In Dante’s Paradiso, “Gratian is the only lawyer authoritatively known to be in Paradise” (Winroth, 2002, p. 1). Until recently, it was generally accepted that Gratian was a Camaldolese monk who taught canon law at the monastery of Saints Felix and Nabor in Bologna. However, an important article showed convincingly that the received account of Gratian’s biography is largely a myth constructed by scholars over the centuries (see Noonan, 1979, pp. 145-172). Practically nothing is known about Gratian other than his authorship of the Decretum. In this work, he systematically brought together canonical decisions and traditions excerpted from a wide range of patristic and ecclesiastical authorities. His aim was not only to collect all the relevant material but also to reconcile inconsistencies and contradictions: this intention is reflected in the formal title he gave to his composition, Concordia discordantium canonum. The work was compiled in two recensions between 1139 and 1158, with the second amplified version containing excerpts from Roman law (see Winroth, 2002). The great success of this text as a classroom tool is attested by the large number of surviving manuscripts. During the Middle Ages, canon law regulated not only the activities of the church but also areas that would today be regarded as thoroughly secular such as business, warfare, and marriage. The work was incorporated into the Corpus iuris canonici and thus had a continued validity in Catholic ecclesiastical courts until 1917.
Although Gratian’s Decretum is published in Friedberg’s monumental edition (Leipzig, 1879), most scholars and students of canon law now stress the shortcomings of this edition, in dire need of renewal and philological accuracy, largely due to the manuscripts retained at the time by Friedberg. Indeed, the manuscript transmission of the Decretum is infinitely better known today, especially thanks to the work undertaken by R. Weigand. In order to study the glosses pre-dating the glossa ordinaria of 1215, Weigand examined and studied practically every extant Decretum manuscript (more than 150) from the twelfth and first half of the thirteenth century.
The gloss of the Decretum of Gratian was the work of John Zimeke, called the Teutonic (Joannes Simeca Teutonicus), between 1211 and 1215. He profited by the notes of his predecessors as well as those which he had made himself. This work, remodeled and completed by Bartholomeo of Brescia (Bartholomæus Brixiensis) in 1245 or 1246, became the "ordinary gloss" of the Decretum.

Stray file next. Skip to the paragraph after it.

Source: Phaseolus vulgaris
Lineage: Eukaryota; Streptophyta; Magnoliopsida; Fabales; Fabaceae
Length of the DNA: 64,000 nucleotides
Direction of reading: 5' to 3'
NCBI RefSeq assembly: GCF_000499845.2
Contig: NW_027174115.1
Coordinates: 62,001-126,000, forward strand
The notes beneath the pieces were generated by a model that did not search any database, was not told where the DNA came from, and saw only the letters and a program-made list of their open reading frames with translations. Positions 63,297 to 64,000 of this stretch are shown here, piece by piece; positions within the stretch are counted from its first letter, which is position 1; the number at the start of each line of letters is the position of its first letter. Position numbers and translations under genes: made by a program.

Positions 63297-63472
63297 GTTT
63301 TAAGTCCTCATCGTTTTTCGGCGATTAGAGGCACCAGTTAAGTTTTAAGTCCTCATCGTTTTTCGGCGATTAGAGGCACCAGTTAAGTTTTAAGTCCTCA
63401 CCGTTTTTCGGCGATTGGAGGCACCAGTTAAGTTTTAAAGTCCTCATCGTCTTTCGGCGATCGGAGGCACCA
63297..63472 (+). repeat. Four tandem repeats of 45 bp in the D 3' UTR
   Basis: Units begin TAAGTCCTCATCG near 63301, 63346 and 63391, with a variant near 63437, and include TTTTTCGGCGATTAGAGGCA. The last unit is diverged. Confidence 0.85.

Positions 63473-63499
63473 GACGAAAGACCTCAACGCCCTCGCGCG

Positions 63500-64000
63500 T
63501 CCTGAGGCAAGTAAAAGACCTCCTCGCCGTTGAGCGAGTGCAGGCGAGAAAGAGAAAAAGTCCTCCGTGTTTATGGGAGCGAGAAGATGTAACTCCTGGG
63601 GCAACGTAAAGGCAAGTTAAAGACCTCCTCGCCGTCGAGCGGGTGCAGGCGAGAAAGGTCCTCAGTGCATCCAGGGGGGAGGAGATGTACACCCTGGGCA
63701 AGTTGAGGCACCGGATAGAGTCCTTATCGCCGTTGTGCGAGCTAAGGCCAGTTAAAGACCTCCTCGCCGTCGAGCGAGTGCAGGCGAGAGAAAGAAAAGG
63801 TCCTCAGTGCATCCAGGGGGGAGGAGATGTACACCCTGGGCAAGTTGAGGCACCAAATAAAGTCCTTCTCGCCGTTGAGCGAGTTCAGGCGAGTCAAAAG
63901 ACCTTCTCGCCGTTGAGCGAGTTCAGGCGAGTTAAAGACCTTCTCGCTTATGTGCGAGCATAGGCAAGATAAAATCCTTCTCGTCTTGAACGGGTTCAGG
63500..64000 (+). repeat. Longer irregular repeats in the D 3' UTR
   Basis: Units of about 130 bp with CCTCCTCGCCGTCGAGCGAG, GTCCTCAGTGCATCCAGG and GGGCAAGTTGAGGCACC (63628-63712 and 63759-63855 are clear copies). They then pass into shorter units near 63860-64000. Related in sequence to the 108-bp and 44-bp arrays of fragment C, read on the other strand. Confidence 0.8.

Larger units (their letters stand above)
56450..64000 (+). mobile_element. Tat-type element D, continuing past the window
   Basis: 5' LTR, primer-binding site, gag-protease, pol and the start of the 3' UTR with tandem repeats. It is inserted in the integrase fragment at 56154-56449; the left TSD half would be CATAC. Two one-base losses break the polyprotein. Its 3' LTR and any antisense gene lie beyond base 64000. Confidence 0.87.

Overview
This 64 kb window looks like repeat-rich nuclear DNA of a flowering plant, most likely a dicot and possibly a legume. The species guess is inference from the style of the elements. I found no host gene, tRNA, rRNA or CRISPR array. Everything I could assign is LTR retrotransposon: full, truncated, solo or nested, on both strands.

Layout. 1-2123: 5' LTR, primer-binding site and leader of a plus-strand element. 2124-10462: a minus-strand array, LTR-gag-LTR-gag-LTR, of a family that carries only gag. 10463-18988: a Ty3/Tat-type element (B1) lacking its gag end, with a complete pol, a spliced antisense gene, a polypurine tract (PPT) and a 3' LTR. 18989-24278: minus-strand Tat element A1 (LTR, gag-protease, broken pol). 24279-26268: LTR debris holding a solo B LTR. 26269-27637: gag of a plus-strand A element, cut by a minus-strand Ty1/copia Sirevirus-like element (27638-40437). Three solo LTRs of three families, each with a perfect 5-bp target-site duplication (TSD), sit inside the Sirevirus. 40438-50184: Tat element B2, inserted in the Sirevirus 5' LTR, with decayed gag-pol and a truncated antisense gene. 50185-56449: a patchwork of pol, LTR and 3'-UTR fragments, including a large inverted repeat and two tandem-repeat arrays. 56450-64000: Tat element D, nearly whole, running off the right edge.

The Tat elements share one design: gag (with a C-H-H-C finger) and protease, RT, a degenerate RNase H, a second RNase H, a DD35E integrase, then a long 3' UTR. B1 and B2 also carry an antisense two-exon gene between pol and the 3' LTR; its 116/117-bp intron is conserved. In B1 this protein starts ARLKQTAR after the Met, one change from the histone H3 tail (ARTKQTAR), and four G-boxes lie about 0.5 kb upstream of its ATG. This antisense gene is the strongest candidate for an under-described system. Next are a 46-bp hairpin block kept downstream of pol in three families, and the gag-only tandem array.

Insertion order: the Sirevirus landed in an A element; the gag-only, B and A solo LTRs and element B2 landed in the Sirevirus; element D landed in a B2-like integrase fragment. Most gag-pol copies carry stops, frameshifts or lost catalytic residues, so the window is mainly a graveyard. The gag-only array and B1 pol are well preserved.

Although the present manuscript is fragmentary, it remains of interest to students of medieval law for a number of reasons. Firstly, the margins contain a number of contemporary annotations, likely apposed by students of canon law or decretists. These merit transcription and explanation to further our understanding of reading practices and commentaries of Gratian’s Decretum and might provide information on when and where this manuscript was originally used and read. Secondly, the present manuscript offers numerous codicological particularities typical of glossed legal manuscripts such as the complex and inventive page layout, the importance of symmetry with space-filling ploys when there was not enough text to reach the bottom of the column such as the repetitive writing of nonsense words and syllables (for. ex. ff. 3, 4, 7, bottom righthand column).
Of singular importance are what appears to be pecia marks [see circled “v. p.” (upper lefthand column, f. 20); circled “vii. pe.” (upper lefthand column, f. 30)]. The pecia or piece system of gatherings was dispensed by stationers to scribes: professional scribes or students were allowed to rent a copied exemplar, pecia by pecia, and in some cases scribes annotated the pecia numbers in margins. Hence the present manuscript offers a good witness of the physical appearance, organization, and production of the medieval legal page (see the still-classic study by Destrez, 1935).
Berlioz, J., ed. Identifier sources et citations, Turnhout, Brepols, 1994.
Destrez, Jean. La pecia dans les manuscrits universitaires du XIIIe et du XIVe siècle, Paris, Editions Jacques Vautrain, 1935.
L’Engle, S. and R. Gibbs. Illuminating the Law. Legal manuscripts in Cambridge Collections, London, Harvey Miller, 2001.
Friedberg, E., ed. Decretum magistri Gratiani. Editio Lipsiensis secunda…, Leipzig, 1879. Noonan, J. T. “Gratian slept here: the changing identity of the father of systematic study of canon law,” in Traditio 35 (1979), pp. 145-172.
Weigand, R. Die Glossen zum Dekret Gratians: Studien zu den frühen Glossen und Glossenkompositionen, 2 vols., Rome, 1991.
Winroth, A. The Making of Gratian’s Decretum, Cambridge, 2002.
Gratian, Decretum–Full Text
Law Library Microform Consortium (non-profit library cooperative that makes available the world's largest collection of legal literature and government documents in microform).
History of Medieval Canon Law
London, British Library, Arundel MS 485 (illustration of a pecia mark)